I went to an extremely good author event yesterday, hosted by the Swansea Historical Association at the city’s Waterfront Museum, on the subject of authenticity in historical crime fiction.
I thought I’d report on a few of the interesting points raised there. At first glance, this might appear to be straying from Mrs P’s declared focus on international crime. However, as the opening line of L.P. Hartley’s The Go-Between tells us, ‘the past is a foreign country; they do things differently there’. If we were plonked down in England during the Elizabethan or even the Victorian era, we’d feel like we’d been transported to another country with a strange language and very different set of political, social and cultural rules. It follows that many of the issues raised when setting crime fiction in a different historical era apply equally to setting crime novels in other countries (and vice versa). And of course some international crime fiction is historical crime fiction too. So perhaps there are some links after all (that’s my argument, in any case, and I’m sticking to it).
The two authors talking about historical crime fiction and the issue of authenticity were Susanna Gregory and Bernard Knight. Both, of course, are very well known, and are perhaps most famous for their mediaeval mysteries - the Matthew Bartholomew series in Gregory’s case, and the Crowner John series in Knight’s (although each has also written novels set in other eras, such as the Restoration and the 1950s).
Here, in no particular order, are a few of the issues discussed by the authors about the pleasures and pains of writing ‘authentic’ historical crime fiction.
Why choose to write historical crime fiction set in the mediaeval era? Gregory set her first crime novel in 14th-century Cambridge to disguise the fact that she was writing about a political spat taking place at her university at that time – a decision that proved cathartic and led to a second career. Knight came to crime fiction through his army service in Malaya, where he read a series of sub-standard crime novels and decided he could do better. A forensic pathologist by trade, he set his main series of novels in the 12th century as a way of exploring the establishment of the coroner system, but also as a means of escaping the modern forensics of his day job. Both felt that there were advantages to writing on a more distant era (Gregory felt that modern periods were ‘more difficult’ to portray) and that readers were very interested in ordinary people’s lives at the time. Knight had spent a great deal of time poring over mediaeval recipe books in the course of writing the Crowner John series.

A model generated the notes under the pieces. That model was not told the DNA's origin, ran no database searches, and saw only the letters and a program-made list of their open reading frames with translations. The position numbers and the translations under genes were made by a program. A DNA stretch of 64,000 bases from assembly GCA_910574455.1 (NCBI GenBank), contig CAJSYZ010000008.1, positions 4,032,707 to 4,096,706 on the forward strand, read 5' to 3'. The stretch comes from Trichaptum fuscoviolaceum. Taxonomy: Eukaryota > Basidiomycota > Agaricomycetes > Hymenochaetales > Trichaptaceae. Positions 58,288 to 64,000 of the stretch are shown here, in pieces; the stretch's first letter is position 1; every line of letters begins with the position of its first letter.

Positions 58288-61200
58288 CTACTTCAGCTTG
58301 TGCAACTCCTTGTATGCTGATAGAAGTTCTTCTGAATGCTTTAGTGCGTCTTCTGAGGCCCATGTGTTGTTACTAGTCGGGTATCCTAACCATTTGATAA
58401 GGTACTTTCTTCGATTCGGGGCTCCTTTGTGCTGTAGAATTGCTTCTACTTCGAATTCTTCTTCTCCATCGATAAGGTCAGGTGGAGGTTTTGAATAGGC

Historical authenticity is important. Knight said he had an ‘obsession with getting things right’ even though authors could deploy the excuse that the primary function of a crime novel is to entertain. ‘The story is made up, but the historical matrix in which it is set is as accurate as I can make it’. However, authenticity can ‘make things awkward’ if you suddenly realise that you’ve got a detail wrong in an earlier book.
‘The more you know about any particular period, the more you realise you don’t know’ (SG). Gregory felt that she was engaged in ‘a constant process of learning’ when researching a period, and both authors admitted their fear of making mistakes that are later picked up by readers. In Gregory’s case, someone pointed out that the bronze coin she’d made a clue in one of her plots would only have been in circulation six months after the novel was set. Knight described the moment he realised that the screws securing an item to the wall in his 12th-century setting were only invented in the 14th century.